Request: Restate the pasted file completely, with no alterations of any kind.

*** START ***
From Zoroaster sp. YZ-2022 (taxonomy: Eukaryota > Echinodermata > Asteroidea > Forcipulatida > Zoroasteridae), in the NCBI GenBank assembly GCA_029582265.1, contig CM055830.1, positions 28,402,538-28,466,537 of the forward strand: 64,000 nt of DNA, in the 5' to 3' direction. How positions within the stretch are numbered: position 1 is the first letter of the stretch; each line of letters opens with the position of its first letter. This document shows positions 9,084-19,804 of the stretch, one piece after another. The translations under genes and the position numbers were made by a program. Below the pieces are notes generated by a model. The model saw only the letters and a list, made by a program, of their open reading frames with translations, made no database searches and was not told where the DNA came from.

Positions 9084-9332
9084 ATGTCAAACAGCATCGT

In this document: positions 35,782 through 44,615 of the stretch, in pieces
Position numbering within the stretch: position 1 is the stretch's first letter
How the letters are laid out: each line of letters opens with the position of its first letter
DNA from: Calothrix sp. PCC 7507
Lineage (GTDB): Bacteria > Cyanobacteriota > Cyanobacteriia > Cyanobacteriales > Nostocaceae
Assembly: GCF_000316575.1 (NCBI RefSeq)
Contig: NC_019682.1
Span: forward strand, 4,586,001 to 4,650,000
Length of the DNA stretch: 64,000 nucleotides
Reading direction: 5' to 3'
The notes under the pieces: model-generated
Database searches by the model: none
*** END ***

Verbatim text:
From Zoroaster sp. YZ-2022 (taxonomy: Eukaryota > Echinodermata > Asteroidea > Forcipulatida > Zoroasteridae), in the NCBI GenBank assembly GCA_029582265.1, contig CM055830.1, positions 28,402,538-28,466,537 of the forward strand: 64,000 nt of DNA, in the 5' to 3' direction. How positions within the stretch are numbered: position 1 is the first letter of the stretch; each line of letters opens with the position of its first letter. This document shows positions 9,084-19,804 of the stretch, one piece after another. The translations under genes and the position numbers were made by a program. Below the pieces are notes generated by a model. The model saw only the letters and a list, made by a program, of their open reading frames with translations, made no database searches and was not told where the DNA came from.

Positions 9084-9332
9084 ATGTCAAACAGCATCGT

In this document: positions 35,782 through 44,615 of the stretch, in pieces
Position numbering within the stretch: position 1 is the stretch's first letter
How the letters are laid out: each line of letters opens with the position of its first letter
DNA from: Calothrix sp. PCC 7507
Lineage (GTDB): Bacteria > Cyanobacteriota > Cyanobacteriia > Cyanobacteriales > Nostocaceae
Assembly: GCF_000316575.1 (NCBI RefSeq)
Contig: NC_019682.1
Span: forward strand, 4,586,001 to 4,650,000
Length of the DNA stretch: 64,000 nucleotides
Reading direction: 5' to 3'
The notes under the pieces: model-generated
Database searches by the model: none